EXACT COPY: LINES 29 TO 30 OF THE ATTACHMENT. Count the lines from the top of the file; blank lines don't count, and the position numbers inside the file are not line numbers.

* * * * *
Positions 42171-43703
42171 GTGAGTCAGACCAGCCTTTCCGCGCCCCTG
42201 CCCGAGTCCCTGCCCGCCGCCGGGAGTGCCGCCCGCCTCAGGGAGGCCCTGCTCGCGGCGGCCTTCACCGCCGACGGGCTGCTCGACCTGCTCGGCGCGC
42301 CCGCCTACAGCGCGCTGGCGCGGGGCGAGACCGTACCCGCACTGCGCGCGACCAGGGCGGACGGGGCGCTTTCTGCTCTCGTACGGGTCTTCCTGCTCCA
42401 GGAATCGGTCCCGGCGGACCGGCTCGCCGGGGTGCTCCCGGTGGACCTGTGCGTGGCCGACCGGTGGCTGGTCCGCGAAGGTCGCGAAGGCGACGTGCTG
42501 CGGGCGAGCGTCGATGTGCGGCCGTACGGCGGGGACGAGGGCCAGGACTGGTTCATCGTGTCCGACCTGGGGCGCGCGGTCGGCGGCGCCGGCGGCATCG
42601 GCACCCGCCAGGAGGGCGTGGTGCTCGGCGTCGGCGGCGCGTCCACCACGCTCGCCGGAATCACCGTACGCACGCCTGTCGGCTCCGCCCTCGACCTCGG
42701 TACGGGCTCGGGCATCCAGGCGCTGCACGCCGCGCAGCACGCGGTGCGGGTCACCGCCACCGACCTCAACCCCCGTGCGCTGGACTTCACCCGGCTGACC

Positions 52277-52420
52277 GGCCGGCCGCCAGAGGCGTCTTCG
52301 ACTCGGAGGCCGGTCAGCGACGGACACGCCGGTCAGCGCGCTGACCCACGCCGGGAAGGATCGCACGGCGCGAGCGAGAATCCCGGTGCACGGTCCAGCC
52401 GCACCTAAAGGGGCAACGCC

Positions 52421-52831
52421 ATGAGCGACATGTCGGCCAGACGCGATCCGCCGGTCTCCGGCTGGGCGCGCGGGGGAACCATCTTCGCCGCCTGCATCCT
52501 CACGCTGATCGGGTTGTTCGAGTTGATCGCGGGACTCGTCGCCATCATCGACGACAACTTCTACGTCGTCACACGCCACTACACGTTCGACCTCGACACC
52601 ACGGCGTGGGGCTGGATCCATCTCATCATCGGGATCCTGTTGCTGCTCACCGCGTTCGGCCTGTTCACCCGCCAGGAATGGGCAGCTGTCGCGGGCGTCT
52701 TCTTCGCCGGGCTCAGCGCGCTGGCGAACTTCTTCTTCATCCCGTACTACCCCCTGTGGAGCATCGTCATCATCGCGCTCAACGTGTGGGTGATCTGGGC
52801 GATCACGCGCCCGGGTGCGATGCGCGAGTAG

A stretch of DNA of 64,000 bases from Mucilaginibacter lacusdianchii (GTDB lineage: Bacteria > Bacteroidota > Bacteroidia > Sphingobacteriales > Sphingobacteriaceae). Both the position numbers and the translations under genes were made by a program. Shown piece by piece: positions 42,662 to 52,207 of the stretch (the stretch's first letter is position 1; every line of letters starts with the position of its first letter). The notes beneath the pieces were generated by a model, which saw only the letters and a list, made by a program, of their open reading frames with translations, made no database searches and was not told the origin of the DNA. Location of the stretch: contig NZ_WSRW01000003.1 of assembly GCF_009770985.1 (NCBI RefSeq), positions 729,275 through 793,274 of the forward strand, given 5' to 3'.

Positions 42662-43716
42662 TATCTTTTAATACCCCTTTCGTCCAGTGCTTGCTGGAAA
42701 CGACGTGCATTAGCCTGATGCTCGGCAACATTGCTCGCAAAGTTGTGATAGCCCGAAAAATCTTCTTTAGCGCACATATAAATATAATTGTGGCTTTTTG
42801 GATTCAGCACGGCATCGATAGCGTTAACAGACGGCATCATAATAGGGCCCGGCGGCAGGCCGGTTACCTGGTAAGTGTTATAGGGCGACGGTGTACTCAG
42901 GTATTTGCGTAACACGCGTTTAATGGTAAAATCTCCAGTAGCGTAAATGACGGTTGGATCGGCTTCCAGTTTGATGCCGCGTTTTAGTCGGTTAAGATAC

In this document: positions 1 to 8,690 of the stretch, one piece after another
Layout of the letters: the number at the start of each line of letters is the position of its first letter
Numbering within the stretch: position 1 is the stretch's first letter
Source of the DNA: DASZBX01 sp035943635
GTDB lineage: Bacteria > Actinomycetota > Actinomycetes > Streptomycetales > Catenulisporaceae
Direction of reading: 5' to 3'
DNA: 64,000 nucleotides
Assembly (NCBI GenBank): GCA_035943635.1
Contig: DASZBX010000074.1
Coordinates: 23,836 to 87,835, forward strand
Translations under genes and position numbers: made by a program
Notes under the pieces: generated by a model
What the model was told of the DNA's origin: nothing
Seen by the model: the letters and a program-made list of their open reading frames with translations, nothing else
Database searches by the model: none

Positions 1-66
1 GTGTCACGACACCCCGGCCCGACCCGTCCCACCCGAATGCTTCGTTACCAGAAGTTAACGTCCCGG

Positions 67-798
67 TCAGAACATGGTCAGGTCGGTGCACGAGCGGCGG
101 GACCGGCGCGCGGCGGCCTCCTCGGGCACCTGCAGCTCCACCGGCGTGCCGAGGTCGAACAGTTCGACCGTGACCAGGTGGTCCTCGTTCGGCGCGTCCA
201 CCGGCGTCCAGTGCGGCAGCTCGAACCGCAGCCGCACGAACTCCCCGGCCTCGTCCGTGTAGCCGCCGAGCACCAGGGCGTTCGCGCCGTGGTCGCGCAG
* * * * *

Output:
GTDB lineage: Bacteria > Actinomycetota > Actinomycetes > Streptomycetales > Catenulisporaceae
Direction of reading: 5' to 3'